This week the IEEE announced the IEEE Standards Association (IEEE-SA) Standards Board approved IEEE Standard 1775 – Standard for Powerline Communication Equipment – Electromagnetic Compatibility (EMC) Requirements – Testing and Measurement Methods.
The standard provides test and measurement guidance, as well as EMC criteria, for BPL (broadband over power line) equipment and installations. The IEEE said that it will act as a bridge between national spectrum regulations, power utility practice, and other interested concerns and identify the basic definitions of the applicable EMC parameters for BPL equipment and installations as well as measurement conditions and settings.
BPL typically uses carriers in the 3 to 54 MHz range superimposed on power lines to provide communications for broadband and utility monitoring. Other users of this portion of the spectrum have expressed concern about interference to communications. The American Radio Relay League, representing amateur radio operators, has documented interference.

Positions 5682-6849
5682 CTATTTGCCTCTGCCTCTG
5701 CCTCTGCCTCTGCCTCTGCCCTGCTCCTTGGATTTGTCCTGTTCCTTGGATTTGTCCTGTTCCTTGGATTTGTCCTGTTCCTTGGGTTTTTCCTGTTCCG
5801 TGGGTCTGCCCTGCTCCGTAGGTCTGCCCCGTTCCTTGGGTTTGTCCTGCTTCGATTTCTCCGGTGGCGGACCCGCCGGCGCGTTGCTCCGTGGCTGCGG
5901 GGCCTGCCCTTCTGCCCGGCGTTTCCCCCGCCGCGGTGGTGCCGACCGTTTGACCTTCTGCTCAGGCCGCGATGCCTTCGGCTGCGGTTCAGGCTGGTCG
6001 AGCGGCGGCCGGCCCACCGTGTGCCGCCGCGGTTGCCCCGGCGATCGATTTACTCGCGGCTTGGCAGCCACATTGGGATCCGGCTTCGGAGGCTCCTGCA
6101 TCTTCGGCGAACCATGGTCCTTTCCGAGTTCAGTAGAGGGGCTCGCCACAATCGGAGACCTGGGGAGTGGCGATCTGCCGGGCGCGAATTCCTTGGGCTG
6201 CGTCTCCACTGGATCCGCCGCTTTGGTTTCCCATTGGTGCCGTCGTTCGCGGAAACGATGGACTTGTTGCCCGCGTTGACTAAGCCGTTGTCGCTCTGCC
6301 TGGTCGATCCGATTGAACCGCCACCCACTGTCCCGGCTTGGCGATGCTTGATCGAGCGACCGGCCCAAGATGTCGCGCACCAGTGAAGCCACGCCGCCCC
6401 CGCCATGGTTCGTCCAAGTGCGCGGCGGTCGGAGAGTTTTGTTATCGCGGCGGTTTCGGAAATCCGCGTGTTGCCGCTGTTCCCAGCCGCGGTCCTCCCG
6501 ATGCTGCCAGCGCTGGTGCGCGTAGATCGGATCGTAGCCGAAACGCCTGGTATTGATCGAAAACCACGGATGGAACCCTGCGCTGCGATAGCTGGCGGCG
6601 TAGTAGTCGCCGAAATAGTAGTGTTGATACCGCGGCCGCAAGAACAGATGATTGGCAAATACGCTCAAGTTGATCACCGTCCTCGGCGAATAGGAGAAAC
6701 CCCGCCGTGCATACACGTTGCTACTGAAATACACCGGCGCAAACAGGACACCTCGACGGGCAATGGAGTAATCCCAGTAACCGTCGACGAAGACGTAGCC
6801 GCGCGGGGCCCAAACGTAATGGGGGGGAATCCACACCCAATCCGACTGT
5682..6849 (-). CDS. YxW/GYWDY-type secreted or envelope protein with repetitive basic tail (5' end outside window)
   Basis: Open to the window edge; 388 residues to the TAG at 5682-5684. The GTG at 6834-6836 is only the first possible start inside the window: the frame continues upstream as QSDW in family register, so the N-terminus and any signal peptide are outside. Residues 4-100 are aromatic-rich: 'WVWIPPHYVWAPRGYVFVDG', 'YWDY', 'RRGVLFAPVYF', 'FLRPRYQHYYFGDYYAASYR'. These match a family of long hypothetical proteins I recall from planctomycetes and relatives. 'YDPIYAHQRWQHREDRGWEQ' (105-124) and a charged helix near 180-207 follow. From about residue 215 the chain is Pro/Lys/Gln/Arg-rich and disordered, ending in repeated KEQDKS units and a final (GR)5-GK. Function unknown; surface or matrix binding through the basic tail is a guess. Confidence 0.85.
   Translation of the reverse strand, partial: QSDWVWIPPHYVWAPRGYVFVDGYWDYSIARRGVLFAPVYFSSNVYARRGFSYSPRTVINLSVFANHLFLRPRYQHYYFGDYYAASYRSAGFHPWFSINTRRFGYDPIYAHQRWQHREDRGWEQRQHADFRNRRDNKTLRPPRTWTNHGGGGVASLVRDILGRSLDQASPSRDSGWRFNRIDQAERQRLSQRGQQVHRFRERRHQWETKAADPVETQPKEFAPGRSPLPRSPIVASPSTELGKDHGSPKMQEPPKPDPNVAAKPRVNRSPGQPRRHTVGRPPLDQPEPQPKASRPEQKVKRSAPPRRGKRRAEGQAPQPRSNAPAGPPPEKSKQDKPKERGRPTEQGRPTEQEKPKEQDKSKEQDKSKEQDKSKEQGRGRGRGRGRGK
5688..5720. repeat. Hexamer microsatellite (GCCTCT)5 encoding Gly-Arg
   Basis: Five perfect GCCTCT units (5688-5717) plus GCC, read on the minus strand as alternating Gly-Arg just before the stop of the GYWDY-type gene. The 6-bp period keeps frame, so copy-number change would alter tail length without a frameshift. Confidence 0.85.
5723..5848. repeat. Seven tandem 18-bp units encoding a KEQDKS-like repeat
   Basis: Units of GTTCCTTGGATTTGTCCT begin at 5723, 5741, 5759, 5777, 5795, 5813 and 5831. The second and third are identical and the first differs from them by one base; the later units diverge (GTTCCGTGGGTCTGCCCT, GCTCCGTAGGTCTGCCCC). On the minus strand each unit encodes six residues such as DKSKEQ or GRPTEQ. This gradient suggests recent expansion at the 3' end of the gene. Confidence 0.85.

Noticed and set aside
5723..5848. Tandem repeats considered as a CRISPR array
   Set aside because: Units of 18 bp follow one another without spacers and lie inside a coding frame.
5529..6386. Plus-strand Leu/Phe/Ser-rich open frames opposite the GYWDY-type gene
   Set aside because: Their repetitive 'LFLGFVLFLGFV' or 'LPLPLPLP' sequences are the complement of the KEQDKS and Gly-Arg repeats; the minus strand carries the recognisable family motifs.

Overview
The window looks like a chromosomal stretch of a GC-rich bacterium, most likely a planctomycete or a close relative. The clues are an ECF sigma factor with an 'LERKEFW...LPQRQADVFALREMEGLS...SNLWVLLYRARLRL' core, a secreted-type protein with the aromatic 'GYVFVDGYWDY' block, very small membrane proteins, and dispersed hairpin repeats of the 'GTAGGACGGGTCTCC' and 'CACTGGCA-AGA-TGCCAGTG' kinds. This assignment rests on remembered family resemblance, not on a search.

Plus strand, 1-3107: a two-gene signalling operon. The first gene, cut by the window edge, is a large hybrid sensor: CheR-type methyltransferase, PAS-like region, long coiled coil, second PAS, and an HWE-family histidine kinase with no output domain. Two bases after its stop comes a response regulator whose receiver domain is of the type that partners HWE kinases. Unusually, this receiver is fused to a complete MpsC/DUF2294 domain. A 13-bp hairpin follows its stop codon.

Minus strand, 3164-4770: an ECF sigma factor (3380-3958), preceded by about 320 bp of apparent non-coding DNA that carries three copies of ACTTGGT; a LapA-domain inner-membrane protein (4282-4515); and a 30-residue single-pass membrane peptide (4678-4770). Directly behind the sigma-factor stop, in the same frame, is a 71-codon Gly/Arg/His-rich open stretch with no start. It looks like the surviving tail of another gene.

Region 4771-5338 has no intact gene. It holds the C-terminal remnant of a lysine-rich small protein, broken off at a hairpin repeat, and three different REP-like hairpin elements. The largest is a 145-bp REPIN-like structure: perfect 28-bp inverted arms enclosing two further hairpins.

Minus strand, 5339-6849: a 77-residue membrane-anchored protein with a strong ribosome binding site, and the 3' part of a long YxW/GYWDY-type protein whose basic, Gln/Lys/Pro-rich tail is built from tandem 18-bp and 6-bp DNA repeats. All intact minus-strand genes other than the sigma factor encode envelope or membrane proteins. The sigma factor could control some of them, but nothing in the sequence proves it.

IEEE Standard 1775 is controversial.
The ARRL reported earlier this year IEEE EMC Society Standards Development Committee Withdraws as Cosponsor of IEEE BPL EMC Standard citing concerns about parts of its technical content.
According to the ARRL, the organizations laboratory manager and BPL "guru," Ed Hare, the decision came about not long after the IEEE standards board had approved publication of the standard. Hare is an SDCom member and is a member of the IEEE working group that developed the standard.
Some of the issues with the IEEE 1775 standard are outlined here.
FCC Looks at BPL Interference
Last Monday the FCC released the text of the Notice of Proposed Rule Making (NPRM) on Access Broadband Over Power Line Systems (BPL) . In the NPRM, the FCC disagreed with the American Radio Relay League (the ARRL, representing Amateur Radio operators) and others that suggested Access BPL systems complying with Part 15